Friday, May 29, 2009

The Beer Cannes Inquisition

So Troy posted a little questionnaire the other day, on the subject of movies. Many of the questions interested me, and I was surprised by some of my own answers when I actually sat down and wrote them out. Here they are...

What is the first film you ever saw?
I don’t recall, either, but there is a story my mom likes to tell about taking me to see The Empire Strikes Back when it was out in theatres. I would have been about four at the time, and my parents snuck in a bag of Cheetos for me to nosh on while I watched the movie. Apparently I just sat there gazing in the awe at the screen for the next couple of hours, periodically sticking my arm into the bag of Cheetos - and by the time the movie was over, most of my arm was orange from foraging around in the bag without looking away from the screen. Or something like that.

What is your favorite movie of all time?
The Usual Suspects. Partly because I watched it the first time without trying to puzzle out the ending, with the result being that the ending pretty much blew me away. But more than that, I loved the pacing and the tight screenplay - which was complicated without being mind-numbing - and the terrific acting by everyone, but especially Kevin Spacey and Pete Postlethwaite. One of the rare mystery-type stories that holds up even after you know what the payoff is going to be. (There’s a lesson there, Shyamalan.)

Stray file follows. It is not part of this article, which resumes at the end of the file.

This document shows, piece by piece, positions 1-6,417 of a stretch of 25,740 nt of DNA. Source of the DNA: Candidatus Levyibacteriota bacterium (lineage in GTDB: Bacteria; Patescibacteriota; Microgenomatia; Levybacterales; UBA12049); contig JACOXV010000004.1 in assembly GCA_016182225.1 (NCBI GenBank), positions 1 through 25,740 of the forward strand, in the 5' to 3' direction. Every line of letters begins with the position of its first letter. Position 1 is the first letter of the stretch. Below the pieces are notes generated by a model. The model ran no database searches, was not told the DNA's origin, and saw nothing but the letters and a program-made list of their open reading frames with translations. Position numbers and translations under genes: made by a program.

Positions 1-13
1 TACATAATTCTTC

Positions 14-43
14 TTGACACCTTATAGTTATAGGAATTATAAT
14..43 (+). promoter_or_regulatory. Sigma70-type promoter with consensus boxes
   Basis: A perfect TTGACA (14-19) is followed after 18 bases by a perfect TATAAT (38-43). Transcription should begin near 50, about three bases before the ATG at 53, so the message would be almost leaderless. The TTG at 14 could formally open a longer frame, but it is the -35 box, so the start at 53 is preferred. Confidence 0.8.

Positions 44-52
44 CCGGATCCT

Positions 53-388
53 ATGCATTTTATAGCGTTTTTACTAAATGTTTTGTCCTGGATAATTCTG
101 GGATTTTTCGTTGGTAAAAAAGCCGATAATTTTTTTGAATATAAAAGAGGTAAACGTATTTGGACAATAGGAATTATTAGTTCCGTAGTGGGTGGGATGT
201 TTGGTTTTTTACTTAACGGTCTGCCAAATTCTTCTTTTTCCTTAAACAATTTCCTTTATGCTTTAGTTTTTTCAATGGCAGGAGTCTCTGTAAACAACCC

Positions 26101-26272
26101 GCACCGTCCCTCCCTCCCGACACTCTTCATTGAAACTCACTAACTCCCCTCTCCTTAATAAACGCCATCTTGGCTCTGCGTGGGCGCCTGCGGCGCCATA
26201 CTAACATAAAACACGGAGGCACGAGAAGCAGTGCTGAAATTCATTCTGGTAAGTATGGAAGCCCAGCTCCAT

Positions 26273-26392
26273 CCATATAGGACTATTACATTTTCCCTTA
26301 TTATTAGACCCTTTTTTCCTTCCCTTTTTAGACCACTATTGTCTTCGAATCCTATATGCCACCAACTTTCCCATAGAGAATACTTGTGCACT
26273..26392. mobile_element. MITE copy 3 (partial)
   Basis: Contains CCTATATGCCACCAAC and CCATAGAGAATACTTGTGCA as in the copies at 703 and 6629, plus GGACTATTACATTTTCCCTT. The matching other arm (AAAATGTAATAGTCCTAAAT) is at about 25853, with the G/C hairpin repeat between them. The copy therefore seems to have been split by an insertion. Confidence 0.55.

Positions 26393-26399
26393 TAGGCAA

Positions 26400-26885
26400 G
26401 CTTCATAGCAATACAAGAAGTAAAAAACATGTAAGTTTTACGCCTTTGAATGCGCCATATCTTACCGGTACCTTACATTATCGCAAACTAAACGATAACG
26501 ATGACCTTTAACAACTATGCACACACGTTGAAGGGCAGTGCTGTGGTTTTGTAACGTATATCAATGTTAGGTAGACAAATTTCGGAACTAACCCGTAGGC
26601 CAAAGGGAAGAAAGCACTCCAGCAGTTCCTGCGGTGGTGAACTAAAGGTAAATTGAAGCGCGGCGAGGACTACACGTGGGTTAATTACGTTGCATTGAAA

What is your favorite line in a film?
“Pain don’t hurt.” (Roadhouse)
2nd: "Well I'm a mushroom-cloud-laying motherfucker, motherfucker!" (Pulp Fiction)

What film made you realize that film was an art?
The Silence of the Lambs. It was probably the Hopkins performance that most captivated me when I first saw this movie, but the more I watched it (and I watched it a lot in high school), the more I realized how editing and photography contribute to the overall aesthetic, how music can create tension, and how a very good director can weave all of those elements into a single thing that bears his unique signature. I have seen better movies than The Silence of the Lambs (granted, not many) - but none so richly made and carefully executed. (A distant second place for this question would go to Pulp Fiction.)

What movie do you consider your guilty pleasure?
Rad. Hell yeah, baby. Pre-Full House Lori Loughlin and post-Olympics Bart Conner, plus a BMX obstacle course, and Ray fucking Walston. And you know what? I just may have learned something about the little guy taking on the corporation. Sadly, however - not available on DVD.